To survey the demographics, risk factors, microbiology, and outcomes for infectious keratitis in Asia.
Prospective, nonrandomized clinical study.
Thirteen study centers and 30 sub-centers recruited consecutive subjects over 12-18 months, and performed standardized data collection. A microbiological protocol standardized the processing and reporting of all isolates. Treatment of the infectious keratitis was decided by the managing ophthalmologist. Subjects were observed for up to 6 months. Main outcome measures were final visual acuity and the need for surgery during infection.
A total of 6626 eyes of 6563 subjects were studied. The majority of subjects were male (n = 3992). Trauma (n = 2279, 34.7%) and contact lens wear (n = 704, 10.7%) were the commonest risk factors. Overall, bacterial keratitis was diagnosed in 2521 eyes (38.0%) and fungal keratitis in 2166 eyes (32.7%). Of the 2831 microorganisms isolated, the most common were Fusarium species (n = 518, 18.3%), Pseudomonas aeruginosa (n = 302, 10.7%), and Aspergillus flavus (n = 236, 8.3%). Cornea transplantation was performed in 628 eyes to manage ongoing infection, but 289 grafts (46%) had failed by the end of the study. Moderate visual impairment (Snellen vision less than 20/60) was documented in 3478 eyes (53.6%).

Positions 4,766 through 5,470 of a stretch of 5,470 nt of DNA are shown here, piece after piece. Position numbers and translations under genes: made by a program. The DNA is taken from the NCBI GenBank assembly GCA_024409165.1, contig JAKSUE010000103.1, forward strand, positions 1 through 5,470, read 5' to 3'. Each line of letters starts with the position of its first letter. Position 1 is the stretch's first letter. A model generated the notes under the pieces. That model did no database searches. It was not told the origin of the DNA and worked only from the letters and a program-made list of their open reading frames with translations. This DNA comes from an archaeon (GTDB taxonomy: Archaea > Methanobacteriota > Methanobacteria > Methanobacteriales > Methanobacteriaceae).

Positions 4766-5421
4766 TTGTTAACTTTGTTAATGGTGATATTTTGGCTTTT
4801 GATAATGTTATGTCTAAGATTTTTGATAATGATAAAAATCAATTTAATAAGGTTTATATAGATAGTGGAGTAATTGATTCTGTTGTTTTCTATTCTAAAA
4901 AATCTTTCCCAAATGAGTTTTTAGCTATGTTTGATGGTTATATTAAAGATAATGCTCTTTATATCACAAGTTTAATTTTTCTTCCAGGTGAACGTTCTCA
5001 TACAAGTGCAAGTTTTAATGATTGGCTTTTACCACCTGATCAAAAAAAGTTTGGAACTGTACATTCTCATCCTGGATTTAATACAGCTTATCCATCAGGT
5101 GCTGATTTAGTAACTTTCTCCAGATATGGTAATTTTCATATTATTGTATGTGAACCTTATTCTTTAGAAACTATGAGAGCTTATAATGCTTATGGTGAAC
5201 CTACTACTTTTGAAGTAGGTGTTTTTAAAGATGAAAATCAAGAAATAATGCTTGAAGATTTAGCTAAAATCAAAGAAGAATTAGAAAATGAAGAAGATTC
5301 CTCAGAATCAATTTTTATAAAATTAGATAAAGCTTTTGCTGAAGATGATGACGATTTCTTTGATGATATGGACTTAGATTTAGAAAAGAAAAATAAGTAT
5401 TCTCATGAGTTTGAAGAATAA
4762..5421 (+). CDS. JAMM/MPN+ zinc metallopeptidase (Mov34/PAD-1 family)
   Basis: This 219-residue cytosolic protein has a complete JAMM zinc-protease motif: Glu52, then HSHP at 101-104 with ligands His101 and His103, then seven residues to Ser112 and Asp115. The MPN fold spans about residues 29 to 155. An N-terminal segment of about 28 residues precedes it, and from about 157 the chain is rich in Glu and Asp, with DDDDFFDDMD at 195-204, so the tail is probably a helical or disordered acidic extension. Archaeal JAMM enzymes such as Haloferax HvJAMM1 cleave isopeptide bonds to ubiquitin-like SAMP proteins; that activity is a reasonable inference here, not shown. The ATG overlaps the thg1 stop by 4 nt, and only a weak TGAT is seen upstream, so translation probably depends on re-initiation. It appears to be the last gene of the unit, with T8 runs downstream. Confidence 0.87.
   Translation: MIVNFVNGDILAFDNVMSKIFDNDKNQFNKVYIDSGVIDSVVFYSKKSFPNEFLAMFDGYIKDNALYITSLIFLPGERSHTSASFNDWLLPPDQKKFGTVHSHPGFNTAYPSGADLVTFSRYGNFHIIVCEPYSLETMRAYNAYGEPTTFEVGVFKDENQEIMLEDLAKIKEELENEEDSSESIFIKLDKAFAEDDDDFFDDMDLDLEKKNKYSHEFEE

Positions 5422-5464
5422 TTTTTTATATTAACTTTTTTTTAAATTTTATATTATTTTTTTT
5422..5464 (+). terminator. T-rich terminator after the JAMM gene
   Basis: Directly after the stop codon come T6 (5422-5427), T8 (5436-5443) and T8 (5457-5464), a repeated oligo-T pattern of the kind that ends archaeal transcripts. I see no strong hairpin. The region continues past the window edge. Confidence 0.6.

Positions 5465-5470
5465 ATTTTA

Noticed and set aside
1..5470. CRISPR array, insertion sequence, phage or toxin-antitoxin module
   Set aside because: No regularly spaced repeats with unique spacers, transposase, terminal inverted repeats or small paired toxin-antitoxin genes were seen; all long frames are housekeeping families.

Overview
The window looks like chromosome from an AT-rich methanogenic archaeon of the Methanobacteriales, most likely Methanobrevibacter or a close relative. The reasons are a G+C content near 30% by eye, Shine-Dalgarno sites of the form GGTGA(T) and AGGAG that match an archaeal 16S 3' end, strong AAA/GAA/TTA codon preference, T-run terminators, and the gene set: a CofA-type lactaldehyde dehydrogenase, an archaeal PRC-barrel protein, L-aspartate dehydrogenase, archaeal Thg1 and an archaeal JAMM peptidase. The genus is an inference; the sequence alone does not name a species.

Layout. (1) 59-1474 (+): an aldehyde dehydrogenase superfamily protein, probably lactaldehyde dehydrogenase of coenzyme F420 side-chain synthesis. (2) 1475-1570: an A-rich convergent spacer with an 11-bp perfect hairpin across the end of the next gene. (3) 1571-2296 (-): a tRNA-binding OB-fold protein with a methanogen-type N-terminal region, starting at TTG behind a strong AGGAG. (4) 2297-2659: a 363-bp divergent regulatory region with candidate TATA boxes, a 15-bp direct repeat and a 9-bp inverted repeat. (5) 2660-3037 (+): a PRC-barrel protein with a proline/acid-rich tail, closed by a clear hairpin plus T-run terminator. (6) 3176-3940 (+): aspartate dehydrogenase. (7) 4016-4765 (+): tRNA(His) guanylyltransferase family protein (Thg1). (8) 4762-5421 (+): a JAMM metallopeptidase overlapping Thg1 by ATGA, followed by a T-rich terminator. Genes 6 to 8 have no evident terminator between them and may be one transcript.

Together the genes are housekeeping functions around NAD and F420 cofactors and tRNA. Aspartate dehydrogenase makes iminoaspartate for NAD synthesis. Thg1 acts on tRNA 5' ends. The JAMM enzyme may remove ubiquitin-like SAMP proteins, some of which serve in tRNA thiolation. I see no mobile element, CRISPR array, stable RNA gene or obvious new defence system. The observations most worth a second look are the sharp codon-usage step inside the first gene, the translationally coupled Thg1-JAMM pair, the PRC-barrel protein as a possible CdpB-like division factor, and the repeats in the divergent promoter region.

Demographic and risk factors for infection vary by country, but infections occur predominantly in male subjects and are frequently related to trauma. Overall, a similar percentage of bacterial and fungal infections were diagnosed in this study. Visual recovery after infectious keratitis is guarded, and corneal transplantation for active infection is associated with a high failure rate.